One early example of this shift is the bank's decision to make public a series of stakeholder consultations on the draft strategy, held in 36 countries between June and September this year, and uploading a promotional video on YouTube.



    Now, the bank has launched an online consultation alongside the draft, actively seeking comment from the public to feed into its final strategy for Africa, due early next year.
    What feedback the bank chooses to incorporate into its strategies and programmes on the continent – if any – is the crucial question. In the past, critics, such as Beatrice Edwards, of the Governance Accountability Project, have come down hard on the bank for showing "transparency about the problem but no accountability or attempt to fix it".
    But the online consultation does provide an opportunity to tell the bank what you think – and posting a comment isn't too arduous, at least from the UK. Feel free to cross-post your comments here.
    (Report from the Guardian, UK)
    • Africa economic opportunity
    • GM 10:00 pm on November 17, 2010 Permalink | Reply

      This time around the western world -America in particular will be late to the party. What's happening now – shift from western to Chino-India is similar to what was happening in the 50s and 60s – western to soviet. Except of course, this time the shift is an economic one and not communism. And moreso, technology has made it possible for the youth to be fully engaged in business and less reliant on the government and hence they are less interested in joinging military regimes.
      Yes, some of us have to reconsider what we're doing in the western world. The earlier we return the better. That will happen naturally, what we're seeing happen in China and India – more and more Chinese and Indians returning to their home countries, respectively.
      If the people are less and less dependent on their governments but instead engaged in business activities, the western world's aid will become less important and economic partnerships will take hold.
      Africa is stable as a whole but we're made to think it's not. The chances of being blown apart in a hotel or club in Asia is greater than in Africa. There was a recent report from the World Economic Forum, Davos that discussed this – and concluded that Africa enjoys more stability than Asia. However, this positive reports on Africa do not make headlines in the media. What is even sad is the African media don't run with news like this. No, they want to report on Prince what engagement to Kate.

    • Brother 5:31 pm on November 17, 2010 Permalink | Reply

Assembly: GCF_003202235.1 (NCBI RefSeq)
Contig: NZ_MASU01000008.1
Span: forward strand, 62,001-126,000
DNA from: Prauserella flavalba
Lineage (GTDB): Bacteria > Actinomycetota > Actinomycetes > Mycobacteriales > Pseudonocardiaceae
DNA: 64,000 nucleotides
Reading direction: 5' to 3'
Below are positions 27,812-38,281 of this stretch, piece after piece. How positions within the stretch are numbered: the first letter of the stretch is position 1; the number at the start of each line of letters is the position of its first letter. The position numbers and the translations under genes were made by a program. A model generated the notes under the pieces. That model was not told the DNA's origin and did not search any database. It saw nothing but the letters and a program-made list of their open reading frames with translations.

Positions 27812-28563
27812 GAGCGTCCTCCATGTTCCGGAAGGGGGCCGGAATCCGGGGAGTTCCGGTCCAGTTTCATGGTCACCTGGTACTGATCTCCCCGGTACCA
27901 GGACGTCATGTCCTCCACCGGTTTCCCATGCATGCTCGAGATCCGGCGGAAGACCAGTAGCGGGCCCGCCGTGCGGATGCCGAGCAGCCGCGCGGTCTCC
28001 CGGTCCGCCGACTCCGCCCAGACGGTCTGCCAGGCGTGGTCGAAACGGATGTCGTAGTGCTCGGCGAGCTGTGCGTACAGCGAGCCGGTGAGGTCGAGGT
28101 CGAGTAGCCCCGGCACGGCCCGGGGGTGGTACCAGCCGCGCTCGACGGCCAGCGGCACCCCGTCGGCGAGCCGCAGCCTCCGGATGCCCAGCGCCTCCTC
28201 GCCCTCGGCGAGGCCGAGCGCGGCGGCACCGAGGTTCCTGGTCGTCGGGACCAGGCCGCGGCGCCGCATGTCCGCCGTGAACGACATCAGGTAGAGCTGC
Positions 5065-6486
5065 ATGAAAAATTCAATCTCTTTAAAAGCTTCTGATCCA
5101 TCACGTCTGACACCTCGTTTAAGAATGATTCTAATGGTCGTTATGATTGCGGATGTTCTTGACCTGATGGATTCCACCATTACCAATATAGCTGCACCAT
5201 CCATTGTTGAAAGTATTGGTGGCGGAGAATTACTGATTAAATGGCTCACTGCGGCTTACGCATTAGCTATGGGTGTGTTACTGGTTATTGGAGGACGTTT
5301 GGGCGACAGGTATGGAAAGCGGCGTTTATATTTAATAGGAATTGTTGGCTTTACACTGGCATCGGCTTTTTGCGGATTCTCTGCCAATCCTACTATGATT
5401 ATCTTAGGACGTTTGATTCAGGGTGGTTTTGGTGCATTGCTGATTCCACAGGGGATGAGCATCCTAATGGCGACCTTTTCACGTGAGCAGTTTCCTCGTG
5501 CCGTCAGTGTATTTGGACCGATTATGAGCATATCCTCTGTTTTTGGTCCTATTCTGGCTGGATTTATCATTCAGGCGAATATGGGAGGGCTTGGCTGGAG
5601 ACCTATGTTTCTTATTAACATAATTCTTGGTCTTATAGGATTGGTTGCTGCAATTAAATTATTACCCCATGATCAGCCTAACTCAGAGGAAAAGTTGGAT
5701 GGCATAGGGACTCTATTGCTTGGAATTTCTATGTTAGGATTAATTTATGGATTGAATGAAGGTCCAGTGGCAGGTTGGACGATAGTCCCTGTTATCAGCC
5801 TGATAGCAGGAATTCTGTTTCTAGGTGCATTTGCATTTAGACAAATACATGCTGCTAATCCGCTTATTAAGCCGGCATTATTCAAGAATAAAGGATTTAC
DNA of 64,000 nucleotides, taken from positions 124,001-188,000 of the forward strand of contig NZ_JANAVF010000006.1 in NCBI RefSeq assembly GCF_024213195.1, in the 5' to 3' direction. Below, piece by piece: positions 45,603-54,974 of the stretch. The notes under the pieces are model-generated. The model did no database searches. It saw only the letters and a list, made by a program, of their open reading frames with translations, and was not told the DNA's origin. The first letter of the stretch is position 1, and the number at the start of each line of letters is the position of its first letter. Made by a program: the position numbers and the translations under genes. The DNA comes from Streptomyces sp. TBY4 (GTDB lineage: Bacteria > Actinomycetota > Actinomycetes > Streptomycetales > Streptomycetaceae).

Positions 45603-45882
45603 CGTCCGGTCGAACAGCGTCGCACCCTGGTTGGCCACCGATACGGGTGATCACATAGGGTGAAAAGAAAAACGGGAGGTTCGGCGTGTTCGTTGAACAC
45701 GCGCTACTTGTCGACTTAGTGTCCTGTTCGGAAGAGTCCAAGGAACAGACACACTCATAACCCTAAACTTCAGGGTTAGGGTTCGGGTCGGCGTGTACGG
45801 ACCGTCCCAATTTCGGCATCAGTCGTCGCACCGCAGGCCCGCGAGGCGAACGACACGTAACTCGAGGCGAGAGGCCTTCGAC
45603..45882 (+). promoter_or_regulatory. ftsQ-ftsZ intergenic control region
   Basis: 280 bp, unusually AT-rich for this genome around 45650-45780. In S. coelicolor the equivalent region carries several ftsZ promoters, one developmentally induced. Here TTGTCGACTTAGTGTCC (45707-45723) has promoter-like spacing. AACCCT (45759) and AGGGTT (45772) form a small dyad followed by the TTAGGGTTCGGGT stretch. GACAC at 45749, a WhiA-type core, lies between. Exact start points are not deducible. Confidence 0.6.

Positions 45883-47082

Sky, you make a very good point. I'm struggling here in London reporting to young colleagues who have less than half my level of education. And looking at what' s happening in ghana, Nigerian, or SA, some of us will go back and still have Indian, Parkistani, or chinese as our bosses. The earlier we think about that, the better.

    • Sky 5:22 pm on November 17, 2010 Permalink | Reply

      my only fear is that, some of us will stay here and retire and go home only to realize that every opportunity over there is owned by a chinese or American, in our own land. And the cycle continues

  • Posted by Manager 10:55 pm on November 14, 2010 Permalink
    Tags: , , , , , , Wangari Maathai,   

    Africa Must Feed Itself 

    by Dr. Akin Adesina, Dr. Wangari Maathai and Dr. Graça Machel

    Africa is rising. The 2010 Ibrahim Index of African Governance reveals some very good news: 40 out of 53 African countries have made significant strides in terms of economic and human development indicators. The Millennium Development Goals Report of the United Nations show that the agricultural growth rate has become positive, a first in almost thirty years. Between 1990 and 2005, the proportion of people living on less than $1.25 per day declined from 58% to 51%. The proportion of undernourished people declined from 31% in 1990 to 26% by 2005-2007. The African Development Bank has published an upbeat African Economic Outlook that points to a bright future for the continent.

    Yes, our continent is scoring some major victories, but we are far from winning the war against hunger and poverty. Africa still has 300 million people living on less than $1.25 per day – nearly as many people as are living in the entire United States of America. The vast majority are smallholder farmers, about 70% of whom are women.

    Africa’s average staple crop yield is still less than one ton per hectare, compared to a global average of 5 tons per hectare. For millions of farmers in Africa, accessing basic technologies to help them raise food production is a major challenge. Leaders have failed to urgently prioritize the challenges facing poor farmers in Africa. Leaders must act on their behalf.